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19341 THE. PENDING LOS ANGELES CHARTER 149 little demand for a city manager,” says Mr. George H. Dunlop, secretary of the Board, “and we felt that no man has the strength or the varied enthusiasms to undertake the whole management of a large city.” Proportional representation is unconstitutional in California under the decision in the Sacramento case, and there wa.s no practical reason for discussing it. In the minds of the freeholders, the outstanding contributions in the new charter are two-the enlisting of citizen service on a great number of administrative boards and the attaching to these boards of expert administrators to be known as managers. Commissions have been made even more important than they were under the old charter and responsible executives are given large administrative powers subject to these unpaid citizen boards. In effect, therefore, a careful distinction has been drawn between policy-making officials and administrators, although the point at which it operates is off the beaten track. It must also be apparent that the manager idea had some weight with the freeholders. A glance at the charter shows that the executive budget idea is having its day in Los Angeles as well as in the atate. The popular devices known as the I. R. & R. have been retained and perhaps further safeguarded. The nonpartisan primary is retained; the merit system is carefdy provided for; the recall is extended to all commissions and department managers; the purchasing power is taken from the Council and given over to the usual “ agent”; wages and salaries are standardized and a bureau of efficiency set up and definite provision made for its support. ELECTED OFFICIALB The Major, the City Attorney, Controller, the Council and the Board of Education are the enumerated elected officiaii under the new charter. The mayor’s term is made four years along with those of the city attorney and the controller, the councilmanic term continues at two and the Board of Education is given a four-year-term under a provision for biennial elections. THE COUNCIL The number of councilmen is increased from nine to eleven. Section 6 provides that these shall be chosen at large, but an alternative proposition is to be submitted which sets up once more the old ward or district system and a council of Bteen. This alternative is provided to meet the opposition to election at large which has appeared in the ranks of labor and in some of the far-flung outlying sections of the city-the harbor district, for instance, and the San Fernando valley communities. Labor insists that under the electionat-large principle the newspapers have dominated elections and the distant local centers declare their interests are neglected by a council chosen at large. Provision is made for grouping the functions of the city into as many divisions as there are councilmen. Each councilman is then to be chirman of a committee of three whose business it shall be to know the work of that particular division and report to the Council as to its functioning. SpecXcaIIy the committee is declared to have no administrative control over such functions. The president of the Council elected by that body is to name these chairmen. THE MAYOR The mayor’s powers of appointment are qualified by the present extension of the merit system into practically all departments cf the city government. The city clerk, the purchasing agent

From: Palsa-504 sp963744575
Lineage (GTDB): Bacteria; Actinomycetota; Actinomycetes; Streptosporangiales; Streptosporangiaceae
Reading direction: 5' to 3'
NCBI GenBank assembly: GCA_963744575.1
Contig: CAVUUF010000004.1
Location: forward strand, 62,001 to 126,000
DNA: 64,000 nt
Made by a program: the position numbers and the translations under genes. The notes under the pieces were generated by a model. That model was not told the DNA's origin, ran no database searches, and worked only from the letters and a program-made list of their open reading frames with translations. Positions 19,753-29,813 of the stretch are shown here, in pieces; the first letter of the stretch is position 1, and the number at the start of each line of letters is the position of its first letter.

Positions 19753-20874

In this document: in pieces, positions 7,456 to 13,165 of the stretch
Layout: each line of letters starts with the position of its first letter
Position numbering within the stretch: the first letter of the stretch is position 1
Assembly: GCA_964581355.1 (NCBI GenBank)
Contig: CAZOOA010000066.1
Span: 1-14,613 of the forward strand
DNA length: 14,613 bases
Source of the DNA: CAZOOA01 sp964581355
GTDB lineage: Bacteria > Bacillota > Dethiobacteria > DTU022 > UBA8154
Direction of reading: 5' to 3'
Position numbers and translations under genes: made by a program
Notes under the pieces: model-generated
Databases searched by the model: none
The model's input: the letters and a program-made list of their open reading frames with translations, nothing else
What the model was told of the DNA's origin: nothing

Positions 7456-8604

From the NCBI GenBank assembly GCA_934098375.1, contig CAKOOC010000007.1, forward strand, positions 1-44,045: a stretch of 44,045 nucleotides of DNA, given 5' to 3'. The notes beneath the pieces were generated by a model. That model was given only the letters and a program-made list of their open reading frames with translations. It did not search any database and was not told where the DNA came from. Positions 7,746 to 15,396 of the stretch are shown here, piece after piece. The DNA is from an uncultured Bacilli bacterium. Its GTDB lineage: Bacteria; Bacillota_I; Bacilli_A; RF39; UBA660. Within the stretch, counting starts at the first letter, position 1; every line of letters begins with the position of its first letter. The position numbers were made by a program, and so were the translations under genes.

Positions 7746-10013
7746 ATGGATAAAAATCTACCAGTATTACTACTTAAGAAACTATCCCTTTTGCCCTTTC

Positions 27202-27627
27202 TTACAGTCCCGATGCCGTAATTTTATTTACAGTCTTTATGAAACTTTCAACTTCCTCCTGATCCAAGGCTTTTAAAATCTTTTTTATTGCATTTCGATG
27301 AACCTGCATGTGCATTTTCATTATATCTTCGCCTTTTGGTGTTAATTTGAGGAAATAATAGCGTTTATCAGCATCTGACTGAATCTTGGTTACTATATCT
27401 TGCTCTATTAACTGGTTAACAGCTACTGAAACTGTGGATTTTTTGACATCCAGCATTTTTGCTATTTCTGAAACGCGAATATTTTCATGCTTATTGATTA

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150 NATIONAL MUNICIPAL REVIEW [March and the treasurer are in this category along with almost all of the other administrative officers within the departments. Of course the commissions will each furnish one appointment a year. THE DEPABTMENTS Sixteen departments are created and standardized as to numbers, organization, terms and general powers. Each of these has five commissioners, appointed for five-year terms and paid an attendance fee. Removals by the mayor are contingent upon a majority vote of the Council. The boards choose their own oacers and are required to appoint general managers to administer the affairs of the departments. The boards’ duties are declared to be supervisory only; it devolves upon the managers to do for the departments what city managers are supposed to do for “manager cities.” The standardized departments run as follows: Building and Safety City Planning Civil Service Fire Harbor Health Humane Treatment of Animals Library Municipal Art Parks Pensions Playground and Recreation Police Public Utilities and Transportation Social Service Water and Power The Department of,Public Works is organized somewhat differently. The members are to give full time and be paid regular salaries to be fixed by ordinance. Its executive officer is the city engineer. A Department of Trusts is provided for to care for trusts, gifts and bequests made to the city. It is to have seven members, two of whom are the mayor and the president of the Council. The others are to be chosen by a Board of Appointment definitely provided for and named by office. The Department of Education of seven elected members is the typical facility known to American cities. HOUSING COMMISSION The charter breaks new ground in providing for a Municipal Housing Commission of fifteen. These are chosen by the mayor subject to confirmation under the limitation that twelve of those “directors” are to be named from the “twenty-four largest registered holders of bonds” of the commission. The terms are three years. Briefly the powers of this body are: (a) To issue bonds in the name of the city under terms to be prescribed by ordinance. These bonds are to be a lien on the property of the commission and the city is not to be liable. (b) TO go into the real estate and construction business in order to provide homes for “those who might otherwise live in overcrowded tenements, unhealthy slums, or the most congested areas.” So long as any of this property belongs to the commission it is not subject to taxation. (c) To receive gifts to be used for such housing purposes. (d) To control the “housing fund” deposited in the city treasury. The bonds issued by this commission may be of two classes-fuUy paid bonds bearing 54 per cent interest and those payable in installments of one dollar a month on each $100 bond. It is provided that the Housing Commission shall not be subject to the charter provisions on civil service, pensions, purchasing agents or contioller.